Well, fellow Word Nerds, what’s the difference between morals and ethics? Nothing like a meaty topic early in the morning, so here we go!

 

Etymology

Before taking a tour through Old French and Middle English, moral came from the Latin mos/moris meaning “custom.” (We also get our word more’ from this root.)

 

Ethics comes from Middle English, etik, “the science of ethics,” but spent some time in Old French (ethique) and Latin (ethica) after originating in the Greek ethos, “moral custom.” Once again, the Romans copy the Greeks.

 

 

 

The American Heritage Dictionary of the English Language (1969)

(Considers the words to be synonyms)

 

Morals: “Of or concerned with the judgment of the goodness or badness of human action and character; pertaining to the discernment of good and evil.”

 

Ethic: “A principle of right or good conduct, or a body of such principles” Ethics=the study of the general nature of morals and of the specific moral choices to be made by the individual in his relationship of others; the philosophy of morals.”

 

In its section on synonyms, American Heritage says: “Moral pertains to personal behavior measured by prevailing standards of rectitude. Ethical approaches behavior from a philosophical standpoint; it stresses more objectively defined, but essentially idealistic, standards of right and wrong, such as those applicable to the practices of lawyers, doctors, and businessmen.”

 

 


Noah Webster’s 1828 Dictionary

(http://1828.mshaffer.com)  

 

Morals: “Relating to the practice, manners or conduct of men as social beings in relation to each other, and with reference to right and wrong. The word moral is applicable to actions that are good or evil, virtuous or vicious, and has reference to the law of God as the standard by which their character is to be determined. The word however may be applied to actions which affect only, or primarily and principally, a person’s own happiness. Keep at the least within the compass of moral actions, which have in them vice or virtue.”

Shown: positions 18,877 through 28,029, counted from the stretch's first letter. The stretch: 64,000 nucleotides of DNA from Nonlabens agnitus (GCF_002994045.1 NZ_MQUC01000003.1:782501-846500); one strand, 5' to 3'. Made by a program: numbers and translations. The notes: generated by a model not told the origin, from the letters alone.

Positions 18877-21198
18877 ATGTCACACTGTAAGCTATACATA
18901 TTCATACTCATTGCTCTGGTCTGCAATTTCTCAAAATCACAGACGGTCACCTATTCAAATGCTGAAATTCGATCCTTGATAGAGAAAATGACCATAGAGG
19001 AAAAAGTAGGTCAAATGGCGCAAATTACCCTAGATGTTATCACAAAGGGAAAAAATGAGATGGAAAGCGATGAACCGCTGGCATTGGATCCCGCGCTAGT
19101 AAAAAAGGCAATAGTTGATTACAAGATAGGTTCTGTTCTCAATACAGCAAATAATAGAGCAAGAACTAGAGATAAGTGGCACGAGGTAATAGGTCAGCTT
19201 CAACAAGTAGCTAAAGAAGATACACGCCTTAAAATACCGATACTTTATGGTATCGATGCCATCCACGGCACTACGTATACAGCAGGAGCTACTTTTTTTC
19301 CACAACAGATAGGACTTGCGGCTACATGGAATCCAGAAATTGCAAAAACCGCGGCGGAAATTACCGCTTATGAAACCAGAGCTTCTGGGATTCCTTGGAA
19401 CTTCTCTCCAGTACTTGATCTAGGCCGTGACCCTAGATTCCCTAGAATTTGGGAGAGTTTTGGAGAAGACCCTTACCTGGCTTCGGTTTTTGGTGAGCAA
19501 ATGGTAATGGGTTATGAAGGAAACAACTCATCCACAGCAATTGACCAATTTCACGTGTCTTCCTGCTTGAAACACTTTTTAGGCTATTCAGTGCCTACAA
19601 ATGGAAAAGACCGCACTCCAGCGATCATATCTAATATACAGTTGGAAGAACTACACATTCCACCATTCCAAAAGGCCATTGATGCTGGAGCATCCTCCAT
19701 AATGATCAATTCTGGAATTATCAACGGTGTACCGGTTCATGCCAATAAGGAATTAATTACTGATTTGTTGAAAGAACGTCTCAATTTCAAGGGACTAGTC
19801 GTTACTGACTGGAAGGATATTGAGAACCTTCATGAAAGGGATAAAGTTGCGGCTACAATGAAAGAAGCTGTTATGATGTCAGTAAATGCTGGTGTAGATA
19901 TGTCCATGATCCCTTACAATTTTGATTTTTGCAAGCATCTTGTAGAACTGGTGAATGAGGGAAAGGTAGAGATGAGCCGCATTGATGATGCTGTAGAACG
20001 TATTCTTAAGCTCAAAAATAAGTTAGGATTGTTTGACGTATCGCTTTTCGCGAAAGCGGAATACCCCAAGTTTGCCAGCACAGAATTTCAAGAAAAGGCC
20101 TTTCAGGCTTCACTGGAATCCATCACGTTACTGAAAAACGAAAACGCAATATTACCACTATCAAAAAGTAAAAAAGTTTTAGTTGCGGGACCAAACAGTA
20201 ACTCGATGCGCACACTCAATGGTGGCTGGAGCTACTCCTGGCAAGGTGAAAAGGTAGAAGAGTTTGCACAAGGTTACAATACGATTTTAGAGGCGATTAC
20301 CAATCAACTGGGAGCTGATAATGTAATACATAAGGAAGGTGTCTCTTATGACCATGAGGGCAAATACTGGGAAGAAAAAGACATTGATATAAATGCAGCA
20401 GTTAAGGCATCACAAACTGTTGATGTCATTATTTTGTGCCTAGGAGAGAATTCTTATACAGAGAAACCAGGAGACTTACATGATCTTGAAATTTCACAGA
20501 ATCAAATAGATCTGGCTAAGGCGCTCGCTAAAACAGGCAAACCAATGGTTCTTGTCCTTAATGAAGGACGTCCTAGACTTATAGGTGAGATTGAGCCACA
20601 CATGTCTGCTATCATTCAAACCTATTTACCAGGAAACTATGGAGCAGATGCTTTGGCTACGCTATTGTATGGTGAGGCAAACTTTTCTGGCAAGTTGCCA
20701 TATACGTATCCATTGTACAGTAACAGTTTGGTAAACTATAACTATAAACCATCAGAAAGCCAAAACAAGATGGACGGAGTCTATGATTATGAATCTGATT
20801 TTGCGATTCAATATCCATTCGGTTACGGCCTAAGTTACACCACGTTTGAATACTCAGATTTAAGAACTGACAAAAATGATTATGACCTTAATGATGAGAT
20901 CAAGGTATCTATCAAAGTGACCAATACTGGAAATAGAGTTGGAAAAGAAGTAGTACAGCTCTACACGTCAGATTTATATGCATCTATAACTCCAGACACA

Ethics: “The doctrines of morality or social manners; the science of moral philosophy, which teaches men their duty and the reasons of it. 1. A system of moral principles; a system of rules for regulating the actions and manners of men in society.”

 

 

My Thoughts

 

First of all, I notice that moral is used in the definition of ethics, and that it’s actually a very simple distinction between the words. Ethics is kind of a systematization, a study, a philosophy, of morality. It’s also interesting that American Heritage  places ethics in the realm of lawyers, doctors and businessmen, though it doesn’t do so completely. It’s as though morals are individual for discernment of right and wrong, while ethics are generalized to a group for study or systematization.

 

Both dictionaries also seem to say that ethics is the philosophical study of how morals are worked out practically. Look at the words used in the definitions: For ethics, the dictionaries use “doctrines” “science” “system” “principle” “study”: philosophical, general words.  For morals, thewords “practice” “action” “judgment” “discernment” are used: practical, daily-use words. My New College Latin and English Dictionary defines mos/moris as “custom, usage, practice,” which corroborates my point, neverminding that my husband was taught the opposite in law school!

 

(Ethos in the Latin dictionary is defined as “ethics,” in case you’re wondering. No help at all! J)

 

As usual, Noah Webster takes pains to include God in his definitions, while latter dictionaries do not. (SNARK ALERT: We wouldn’t want children to look up moral in the dictionary and think of God would we?) He even specifies that the standard for determining morality is the law of God, while American Heritage says the standard for judging morality is the “prevailing standards of rectitude.” But here’s the thing, and it really touches on faith and worldview: God’s law cannot change, while “prevailing standards of rectitude” can and do change. Sometimes daily.

 

The Romans apparently also used mos/moris for “caprice, mood, fashion, style,” probably because they lived in a “prevailing standards of rectitude” kind of world like we do.

 

Look at our nation’s history on abortion: Abortion’s wrong. Abortion’s okay. Abortion’s up to the individual. Abortion’s morality is determined state by state. As a nation, we’ve been on all those sides of the abortion issue, yet they are mutually exclusive from one another. One of them is right, and the rest are wrong.

 

BONUS POLITICAL SPIEL: As a Christian, I just have to say that abortion is simply wrong. After all:  “For you created my inmost being; you knit me together in my mother’s womb…all the days ordained for me were written in your book before one of them came to be.” Ps. 139 God’s law!\

 

Reading the dictionary can certainly be a contemplative thing!

 

WORD NERD CHALLENGE: I know you have some thoughts on this subject! Comment away! What were you taught in school about the differences between ethics and morality?

 

Blessings,

Voni

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